For StreamersCommunity growth13.10.2021
What Does Streaming on the Spectrum Looks Like?

What Does Streaming on the Spectrum Looks Like?

Antonina Marć
Content ManagerAntonina Marć

You have probably heard many times that gaming is for everyone. In the gaming (and streaming) community, you can find people of all ages and personalities. At inStreamly, we care deeply about helping the whole community, and our work is not just about earning more money. We want to make the online world a better place. So today, we want to tell you a little more about streaming on the spectrum.

So today, you have the opportunity to meet our community member – L3g3ndaryPhoenix. He is a passionate gamer, enjoys playing Minecraft, and loves streaming. And he is not just a gamer, he is also a person with autism spectrum disorder, learning disability and ADHD. 

Autism is a disorder that is diagnosed in around 1% of the global population. The most common symptoms are sensory issues, restrictive behaviours, or trouble with socialising. Learning disabilities affect the development of new skills, understanding complicated information and sometimes interacting with others. 

So what does streaming on the spectrum look like?


inStreamly(inS): Why did you decide to start streaming?


L3g3ndaryPhoenix (LP): I always wanted to be a streamer to be honest. I love that you are able to interact with your audience. Chatting with viewers helps me a lot with my autism. I sometimes struggle with meeting new people and socialising, so streaming allows me to get out of my comfort zone and I can communicate freely with people. I don’t have many friends in real life, so due to games and streams I can meet others.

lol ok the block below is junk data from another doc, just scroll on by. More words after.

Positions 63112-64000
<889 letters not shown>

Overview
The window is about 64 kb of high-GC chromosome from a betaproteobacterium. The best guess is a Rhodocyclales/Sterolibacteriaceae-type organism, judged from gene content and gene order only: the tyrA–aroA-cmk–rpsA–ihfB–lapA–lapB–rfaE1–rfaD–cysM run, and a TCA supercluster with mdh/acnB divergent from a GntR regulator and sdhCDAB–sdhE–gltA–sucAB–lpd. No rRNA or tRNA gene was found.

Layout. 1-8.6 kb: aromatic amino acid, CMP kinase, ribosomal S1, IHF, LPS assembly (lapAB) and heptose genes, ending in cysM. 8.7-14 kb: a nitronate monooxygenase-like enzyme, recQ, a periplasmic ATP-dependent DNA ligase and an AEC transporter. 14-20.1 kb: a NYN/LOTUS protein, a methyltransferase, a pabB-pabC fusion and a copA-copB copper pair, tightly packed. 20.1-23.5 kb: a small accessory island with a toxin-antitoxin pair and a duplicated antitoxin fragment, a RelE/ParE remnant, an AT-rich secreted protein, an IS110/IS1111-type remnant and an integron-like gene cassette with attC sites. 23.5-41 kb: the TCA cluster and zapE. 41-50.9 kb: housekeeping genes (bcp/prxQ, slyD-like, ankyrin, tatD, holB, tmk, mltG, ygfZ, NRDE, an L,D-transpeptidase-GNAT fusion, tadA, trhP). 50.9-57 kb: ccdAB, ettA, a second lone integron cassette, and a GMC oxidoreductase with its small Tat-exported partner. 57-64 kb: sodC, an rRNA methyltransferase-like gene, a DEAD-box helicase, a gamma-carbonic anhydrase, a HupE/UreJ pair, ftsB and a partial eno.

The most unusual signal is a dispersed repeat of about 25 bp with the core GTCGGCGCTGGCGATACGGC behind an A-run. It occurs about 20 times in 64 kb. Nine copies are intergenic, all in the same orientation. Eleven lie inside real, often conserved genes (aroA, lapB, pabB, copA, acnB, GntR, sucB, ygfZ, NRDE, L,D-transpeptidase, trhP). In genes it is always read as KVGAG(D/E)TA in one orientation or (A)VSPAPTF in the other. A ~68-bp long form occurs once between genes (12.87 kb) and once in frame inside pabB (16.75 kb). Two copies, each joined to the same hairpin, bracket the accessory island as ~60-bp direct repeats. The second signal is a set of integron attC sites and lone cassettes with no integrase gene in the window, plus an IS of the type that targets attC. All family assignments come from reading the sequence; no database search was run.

inS: What do your parents think about it? Are they supportive?

LP: Yes, very much. My mum often hears me when I’m streaming, she hears me communicating and she is really supportive.

inS: Which games do you like to stream the most?

LP: I mostly stream Minecraft, but I also like to stream other games. Mostly I play simulators and games that include resource management. However, I also do like Halo. I don’t stream it right now, but maybe I’ll start doing it when the new one comes out.

inS: How does functioning online help you deal with offline situations?

LP: It helps me socialise better. I can make friends easier because I play co-op games, so if I play with other players more I become friends with them.

inS: Can you tell us what are the most challenging issues or misconceptions you have to face when streaming as a person with autism spectrum disorder?

LP: Communication is the biggest challenge. On top of everything I also have a learning disability that affects me the most in this case. With games like Minecraft, and really all games that allow mods, I have problems with understanding what’s going on and how they work. It’s really challenging for me to figure out how to do things. I really like variety, but I had this situation before when I purchased games but I couldn’t play them. I simply didn’t understand how they work. But you know, it all depends on tutorials. If games have an advanced tutorial system that shows how to play it, then I can learn. With my learning disability I learn by doing, not reading, so that’s what helps me the most. I know that if I keep doing something I will finally learn.

inS: Do you know other neuroatypical streamers? Is there a community?

LP: No, I don’t have my own community, but I thought about making one for a while now. I would like to make a safe space for people like me, and for anyone who would be interested in joining. That would be really great, as people with spectrum disorder and learning disabilities would get more support and help from others who understand the difficulties. It would surely be easier for us to communicate and help each other. I can tell you an example from my own experience at Minecraft: I was told by other people without disabilities, that on streams I should just talk about what I’m doing at the moment. So I was farming and I started going like “I’m farming, I’m farming, I’m farming”. [laughing] That’s not helpful! Others were not interested in it and they didn’t learn anything from it. My loyal viewers supported me even then, but others were just leaving.